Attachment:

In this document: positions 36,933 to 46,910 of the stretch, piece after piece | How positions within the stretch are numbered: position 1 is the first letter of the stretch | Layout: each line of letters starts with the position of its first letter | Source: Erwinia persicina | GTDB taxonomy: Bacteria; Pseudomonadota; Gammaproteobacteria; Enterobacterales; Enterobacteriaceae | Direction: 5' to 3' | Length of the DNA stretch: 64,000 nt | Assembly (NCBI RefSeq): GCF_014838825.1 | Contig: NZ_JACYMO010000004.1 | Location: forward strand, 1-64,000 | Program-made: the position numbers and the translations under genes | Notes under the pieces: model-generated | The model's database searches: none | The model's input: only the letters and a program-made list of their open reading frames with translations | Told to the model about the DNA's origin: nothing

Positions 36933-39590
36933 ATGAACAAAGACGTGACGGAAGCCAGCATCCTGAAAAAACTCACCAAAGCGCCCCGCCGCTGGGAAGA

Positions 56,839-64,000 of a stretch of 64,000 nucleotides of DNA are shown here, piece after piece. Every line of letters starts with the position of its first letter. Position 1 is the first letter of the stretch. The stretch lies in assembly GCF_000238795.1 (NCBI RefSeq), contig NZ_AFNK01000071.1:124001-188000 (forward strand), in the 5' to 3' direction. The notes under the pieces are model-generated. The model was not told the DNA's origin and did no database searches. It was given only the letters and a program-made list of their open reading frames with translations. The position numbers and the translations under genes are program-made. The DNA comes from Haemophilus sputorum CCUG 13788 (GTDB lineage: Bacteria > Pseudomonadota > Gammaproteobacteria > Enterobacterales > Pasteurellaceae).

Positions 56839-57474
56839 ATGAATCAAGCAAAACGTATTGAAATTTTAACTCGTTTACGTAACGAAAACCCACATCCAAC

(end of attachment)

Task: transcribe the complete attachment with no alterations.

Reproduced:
In this document: positions 36,933 to 46,910 of the stretch, piece after piece | How positions within the stretch are numbered: position 1 is the first letter of the stretch | Layout: each line of letters starts with the position of its first letter | Source: Erwinia persicina | GTDB taxonomy: Bacteria; Pseudomonadota; Gammaproteobacteria; Enterobacterales; Enterobacteriaceae | Direction: 5' to 3' | Length of the DNA stretch: 64,000 nt | Assembly (NCBI RefSeq): GCF_014838825.1 | Contig: NZ_JACYMO010000004.1 | Location: forward strand, 1-64,000 | Program-made: the position numbers and the translations under genes | Notes under the pieces: model-generated | The model's database searches: none | The model's input: only the letters and a program-made list of their open reading frames with translations | Told to the model about the DNA's origin: nothing

Positions 36933-39590
36933 ATGAACAAAGACGTGACGGAAGCCAGCATCCTGAAAAAACTCACCAAAGCGCCCCGCCGCTGGGAAGA

Positions 56,839-64,000 of a stretch of 64,000 nucleotides of DNA are shown here, piece after piece. Every line of letters starts with the position of its first letter. Position 1 is the first letter of the stretch. The stretch lies in assembly GCF_000238795.1 (NCBI RefSeq), contig NZ_AFNK01000071.1:124001-188000 (forward strand), in the 5' to 3' direction. The notes under the pieces are model-generated. The model was not told the DNA's origin and did no database searches. It was given only the letters and a program-made list of their open reading frames with translations. The position numbers and the translations under genes are program-made. The DNA comes from Haemophilus sputorum CCUG 13788 (GTDB lineage: Bacteria > Pseudomonadota > Gammaproteobacteria > Enterobacterales > Pasteurellaceae).

Positions 56839-57474
56839 ATGAATCAAGCAAAACGTATTGAAATTTTAACTCGTTTACGTAACGAAAACCCACATCCAAC